A security researcher calls the weekend attack 'stunning in terms of scale.'
Lured by the promise of the "sexiest video ever," hundreds of thousands of Facebook users found their PCs infected by adware over the weekend.
Unsuspecting users clicked on a thumbnail showing a miniskirt-clad woman on an exercise bike, apparently posted on their Facebook page by a friend. Instead of seeing the video, users were told they did not have the correct software installed and were directed to download the necessary application. Then, instead of accessing video software, users downloaded popup-spewing adware, according to security software developer Sophos.
The malware uses Hotbar, a toolbar that connects to Internet Explorer and Windows Explorer, and connects users with paid ads and search engines, according to Switched. The toolbar also may gather personal data and download other updates from its server.
"You may want to watch a sexy video, but you're more likely to end up being plagued by pop-up advertising," said Graham Cluley, a senior technology consultant at Sophos, told The Economic Times. "It's no surprise that your friends might click to watch the movie when it looks to all intents and purposes that you are the person who has sent it to them."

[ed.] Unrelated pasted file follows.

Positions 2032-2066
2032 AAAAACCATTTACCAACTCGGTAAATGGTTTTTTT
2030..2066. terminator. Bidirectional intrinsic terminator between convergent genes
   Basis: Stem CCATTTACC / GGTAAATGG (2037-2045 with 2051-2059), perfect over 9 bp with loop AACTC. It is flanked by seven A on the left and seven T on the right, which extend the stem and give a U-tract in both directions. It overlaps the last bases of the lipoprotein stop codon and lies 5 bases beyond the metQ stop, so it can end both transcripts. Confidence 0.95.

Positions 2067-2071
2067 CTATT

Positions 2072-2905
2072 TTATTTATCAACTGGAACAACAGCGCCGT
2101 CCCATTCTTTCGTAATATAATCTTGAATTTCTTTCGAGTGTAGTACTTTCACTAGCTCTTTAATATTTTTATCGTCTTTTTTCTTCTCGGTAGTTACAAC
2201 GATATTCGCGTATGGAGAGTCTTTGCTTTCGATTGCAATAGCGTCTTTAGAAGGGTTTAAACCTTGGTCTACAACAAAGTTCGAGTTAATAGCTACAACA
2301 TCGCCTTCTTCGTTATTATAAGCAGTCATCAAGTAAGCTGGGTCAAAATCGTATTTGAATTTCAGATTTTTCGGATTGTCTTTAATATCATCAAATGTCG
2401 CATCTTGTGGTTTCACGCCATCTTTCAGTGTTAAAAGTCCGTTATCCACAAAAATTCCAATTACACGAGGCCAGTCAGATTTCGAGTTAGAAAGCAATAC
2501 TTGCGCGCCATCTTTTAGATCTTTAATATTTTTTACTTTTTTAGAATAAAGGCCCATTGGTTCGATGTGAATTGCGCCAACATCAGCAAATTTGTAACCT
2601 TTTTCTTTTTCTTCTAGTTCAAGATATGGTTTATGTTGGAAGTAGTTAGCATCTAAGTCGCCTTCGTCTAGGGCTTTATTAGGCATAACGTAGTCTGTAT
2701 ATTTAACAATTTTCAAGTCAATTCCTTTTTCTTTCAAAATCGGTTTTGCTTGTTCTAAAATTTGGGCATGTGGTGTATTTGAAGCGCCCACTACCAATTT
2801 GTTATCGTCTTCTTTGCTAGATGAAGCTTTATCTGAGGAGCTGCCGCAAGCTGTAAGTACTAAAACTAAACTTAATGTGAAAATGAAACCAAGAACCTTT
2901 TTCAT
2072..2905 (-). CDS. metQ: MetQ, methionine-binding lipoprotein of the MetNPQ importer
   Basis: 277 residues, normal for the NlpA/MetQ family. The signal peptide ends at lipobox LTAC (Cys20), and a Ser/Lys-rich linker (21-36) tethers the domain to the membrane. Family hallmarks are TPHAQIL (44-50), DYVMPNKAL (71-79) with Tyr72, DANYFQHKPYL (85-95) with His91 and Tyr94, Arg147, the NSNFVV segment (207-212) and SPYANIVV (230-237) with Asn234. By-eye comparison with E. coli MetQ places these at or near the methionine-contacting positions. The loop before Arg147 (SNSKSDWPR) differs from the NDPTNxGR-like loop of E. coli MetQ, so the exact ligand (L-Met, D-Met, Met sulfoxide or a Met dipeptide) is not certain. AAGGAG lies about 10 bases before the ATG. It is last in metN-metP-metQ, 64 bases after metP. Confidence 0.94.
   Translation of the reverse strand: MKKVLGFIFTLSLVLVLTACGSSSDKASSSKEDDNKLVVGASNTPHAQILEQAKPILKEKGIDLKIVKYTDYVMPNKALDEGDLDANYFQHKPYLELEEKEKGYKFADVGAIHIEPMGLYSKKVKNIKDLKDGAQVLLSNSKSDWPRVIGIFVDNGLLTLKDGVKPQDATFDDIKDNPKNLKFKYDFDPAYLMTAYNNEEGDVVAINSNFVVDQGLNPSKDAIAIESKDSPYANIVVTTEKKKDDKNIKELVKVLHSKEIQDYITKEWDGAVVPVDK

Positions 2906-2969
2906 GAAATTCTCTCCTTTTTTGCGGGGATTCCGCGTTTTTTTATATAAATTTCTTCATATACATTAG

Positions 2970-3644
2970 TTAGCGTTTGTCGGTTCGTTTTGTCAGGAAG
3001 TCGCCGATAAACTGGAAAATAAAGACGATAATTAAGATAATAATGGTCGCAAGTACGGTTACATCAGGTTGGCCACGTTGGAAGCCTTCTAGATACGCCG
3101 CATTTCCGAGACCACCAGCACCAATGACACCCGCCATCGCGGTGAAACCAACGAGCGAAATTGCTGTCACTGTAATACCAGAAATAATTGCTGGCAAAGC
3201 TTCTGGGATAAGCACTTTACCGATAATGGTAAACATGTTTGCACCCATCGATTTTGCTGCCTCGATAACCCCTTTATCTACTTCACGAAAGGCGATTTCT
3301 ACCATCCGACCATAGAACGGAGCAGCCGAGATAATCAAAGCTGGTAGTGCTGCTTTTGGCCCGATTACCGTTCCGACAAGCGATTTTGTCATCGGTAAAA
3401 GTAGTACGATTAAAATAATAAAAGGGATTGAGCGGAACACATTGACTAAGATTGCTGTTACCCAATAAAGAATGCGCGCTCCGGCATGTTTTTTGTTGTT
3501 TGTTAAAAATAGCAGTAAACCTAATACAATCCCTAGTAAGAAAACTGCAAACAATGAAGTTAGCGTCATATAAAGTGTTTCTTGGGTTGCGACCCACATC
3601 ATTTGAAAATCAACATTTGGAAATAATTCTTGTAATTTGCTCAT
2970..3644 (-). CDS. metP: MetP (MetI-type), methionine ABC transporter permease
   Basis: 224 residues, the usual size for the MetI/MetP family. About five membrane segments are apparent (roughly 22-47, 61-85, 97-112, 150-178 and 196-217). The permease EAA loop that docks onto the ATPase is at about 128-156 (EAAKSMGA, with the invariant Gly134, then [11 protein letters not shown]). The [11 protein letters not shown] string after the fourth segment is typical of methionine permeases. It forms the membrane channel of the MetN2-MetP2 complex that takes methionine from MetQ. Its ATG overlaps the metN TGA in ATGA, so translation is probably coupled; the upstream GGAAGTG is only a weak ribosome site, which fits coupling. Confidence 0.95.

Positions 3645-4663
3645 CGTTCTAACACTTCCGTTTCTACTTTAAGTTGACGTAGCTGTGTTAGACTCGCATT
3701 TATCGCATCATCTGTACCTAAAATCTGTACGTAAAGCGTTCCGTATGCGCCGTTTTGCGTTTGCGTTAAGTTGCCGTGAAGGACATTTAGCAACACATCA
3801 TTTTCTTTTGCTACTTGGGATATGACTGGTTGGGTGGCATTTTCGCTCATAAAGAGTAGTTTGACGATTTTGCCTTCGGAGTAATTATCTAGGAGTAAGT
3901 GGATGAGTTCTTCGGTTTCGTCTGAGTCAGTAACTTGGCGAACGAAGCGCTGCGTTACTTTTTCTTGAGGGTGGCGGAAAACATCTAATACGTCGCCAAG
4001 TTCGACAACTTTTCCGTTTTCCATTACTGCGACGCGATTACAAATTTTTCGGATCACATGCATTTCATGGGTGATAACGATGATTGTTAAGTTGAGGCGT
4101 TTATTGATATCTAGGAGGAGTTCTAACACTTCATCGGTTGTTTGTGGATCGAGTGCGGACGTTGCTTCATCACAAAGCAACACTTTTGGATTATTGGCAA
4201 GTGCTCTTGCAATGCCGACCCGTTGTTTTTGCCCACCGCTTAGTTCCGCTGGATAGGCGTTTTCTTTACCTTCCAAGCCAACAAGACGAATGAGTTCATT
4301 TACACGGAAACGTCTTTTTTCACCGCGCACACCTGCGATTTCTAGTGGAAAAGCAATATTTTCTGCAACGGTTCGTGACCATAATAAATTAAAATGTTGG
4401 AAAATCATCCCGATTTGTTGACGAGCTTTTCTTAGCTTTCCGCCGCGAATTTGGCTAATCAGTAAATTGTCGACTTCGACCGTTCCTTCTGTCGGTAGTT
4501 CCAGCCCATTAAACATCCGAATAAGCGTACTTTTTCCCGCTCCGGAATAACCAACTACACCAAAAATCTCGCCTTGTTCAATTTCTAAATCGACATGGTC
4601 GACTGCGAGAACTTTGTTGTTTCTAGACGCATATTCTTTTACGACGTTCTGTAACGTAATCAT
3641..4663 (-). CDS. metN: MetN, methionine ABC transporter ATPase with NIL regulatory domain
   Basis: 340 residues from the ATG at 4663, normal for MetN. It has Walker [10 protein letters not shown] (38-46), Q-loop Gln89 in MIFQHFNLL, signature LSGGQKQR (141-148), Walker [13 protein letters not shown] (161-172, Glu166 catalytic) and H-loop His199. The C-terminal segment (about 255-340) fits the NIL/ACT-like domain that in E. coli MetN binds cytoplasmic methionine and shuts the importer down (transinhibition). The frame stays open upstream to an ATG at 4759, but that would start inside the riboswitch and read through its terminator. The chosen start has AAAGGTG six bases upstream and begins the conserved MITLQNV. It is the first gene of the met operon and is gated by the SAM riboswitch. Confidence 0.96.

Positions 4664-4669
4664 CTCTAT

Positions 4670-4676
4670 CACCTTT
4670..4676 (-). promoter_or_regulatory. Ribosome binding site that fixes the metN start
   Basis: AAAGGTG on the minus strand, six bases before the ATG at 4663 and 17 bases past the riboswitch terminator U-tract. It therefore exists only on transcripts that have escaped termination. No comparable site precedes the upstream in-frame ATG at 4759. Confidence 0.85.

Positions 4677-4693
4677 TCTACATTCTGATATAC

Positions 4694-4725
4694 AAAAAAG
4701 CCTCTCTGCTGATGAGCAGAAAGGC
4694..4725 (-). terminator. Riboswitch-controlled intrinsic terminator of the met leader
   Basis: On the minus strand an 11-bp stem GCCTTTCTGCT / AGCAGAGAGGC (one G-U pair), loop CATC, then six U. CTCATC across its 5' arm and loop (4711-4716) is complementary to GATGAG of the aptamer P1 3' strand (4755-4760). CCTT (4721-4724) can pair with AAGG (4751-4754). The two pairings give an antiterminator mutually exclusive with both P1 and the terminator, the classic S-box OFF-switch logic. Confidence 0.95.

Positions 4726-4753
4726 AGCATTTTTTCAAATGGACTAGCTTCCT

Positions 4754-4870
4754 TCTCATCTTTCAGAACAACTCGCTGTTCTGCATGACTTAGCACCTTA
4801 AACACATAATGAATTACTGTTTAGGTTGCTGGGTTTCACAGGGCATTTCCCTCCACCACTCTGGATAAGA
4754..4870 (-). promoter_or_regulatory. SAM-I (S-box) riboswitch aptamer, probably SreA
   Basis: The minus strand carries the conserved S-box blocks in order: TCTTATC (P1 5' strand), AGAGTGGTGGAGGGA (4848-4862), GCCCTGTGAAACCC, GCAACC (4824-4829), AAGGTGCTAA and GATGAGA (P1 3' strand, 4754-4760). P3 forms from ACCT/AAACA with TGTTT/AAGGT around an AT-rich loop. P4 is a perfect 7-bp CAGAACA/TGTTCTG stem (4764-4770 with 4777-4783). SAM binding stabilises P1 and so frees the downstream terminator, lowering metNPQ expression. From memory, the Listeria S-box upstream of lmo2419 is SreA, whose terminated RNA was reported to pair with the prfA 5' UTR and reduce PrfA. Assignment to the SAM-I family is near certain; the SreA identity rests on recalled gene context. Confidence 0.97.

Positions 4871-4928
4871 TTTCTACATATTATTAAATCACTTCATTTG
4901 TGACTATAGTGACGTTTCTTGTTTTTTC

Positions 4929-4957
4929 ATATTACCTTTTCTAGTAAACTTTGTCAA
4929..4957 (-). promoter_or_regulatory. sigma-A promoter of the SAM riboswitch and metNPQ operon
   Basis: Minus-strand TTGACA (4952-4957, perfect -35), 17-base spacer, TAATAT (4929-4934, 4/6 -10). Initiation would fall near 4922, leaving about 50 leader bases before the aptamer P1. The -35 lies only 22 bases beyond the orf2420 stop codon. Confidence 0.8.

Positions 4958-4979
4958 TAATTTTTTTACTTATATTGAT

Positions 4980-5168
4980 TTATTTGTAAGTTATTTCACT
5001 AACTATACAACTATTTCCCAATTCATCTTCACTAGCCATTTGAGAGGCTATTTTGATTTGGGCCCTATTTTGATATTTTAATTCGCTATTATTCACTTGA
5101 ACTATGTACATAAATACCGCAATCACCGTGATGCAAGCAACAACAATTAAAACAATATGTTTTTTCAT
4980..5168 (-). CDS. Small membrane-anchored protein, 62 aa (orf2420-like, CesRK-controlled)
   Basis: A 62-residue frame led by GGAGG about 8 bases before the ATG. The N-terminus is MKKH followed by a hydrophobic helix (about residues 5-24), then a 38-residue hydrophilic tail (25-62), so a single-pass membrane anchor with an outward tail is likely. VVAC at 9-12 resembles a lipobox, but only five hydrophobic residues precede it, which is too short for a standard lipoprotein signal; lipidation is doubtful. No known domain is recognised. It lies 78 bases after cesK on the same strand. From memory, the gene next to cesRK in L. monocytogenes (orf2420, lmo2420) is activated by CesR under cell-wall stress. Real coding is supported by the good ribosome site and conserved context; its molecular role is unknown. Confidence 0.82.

In fact, more than 300,000 users reported the problem to AVG Technologies, said Roger Thompson, chief research officer at the developer of free anti-virus software.
"This latest issue really underscores how powerful, while at the same time vulnerable, social networking applications are. This attack was actually stunning in terms of scale,” he said. “Facebook is very responsive to threats when we identify them, and removing these applications as soon as they find them, but they’re still able to generate huge traffic, just because of the viral nature of social networks. It is staggering how many threats were propagated before they were stopped.”
Within 15 hours of the attack, Facebook removed the application, Thompson said. In a "Tip of the Week" on Monday, Facebook cautioned account-holders not to click on suspicious-looking links, even if they'd apparently been sent or posted by a friend.
This is not, of course, the first or last malware attack targeting Facebook users. In March, for example, McAfee warned Facebook users about a password-stealing phishing attack, where scammers sent emails purportedly from the social networking site, telling users their passwords had been reset and users had to click on an attachment to retrieve it. The attachment was, in fact, a password stealer that installed when clicked.
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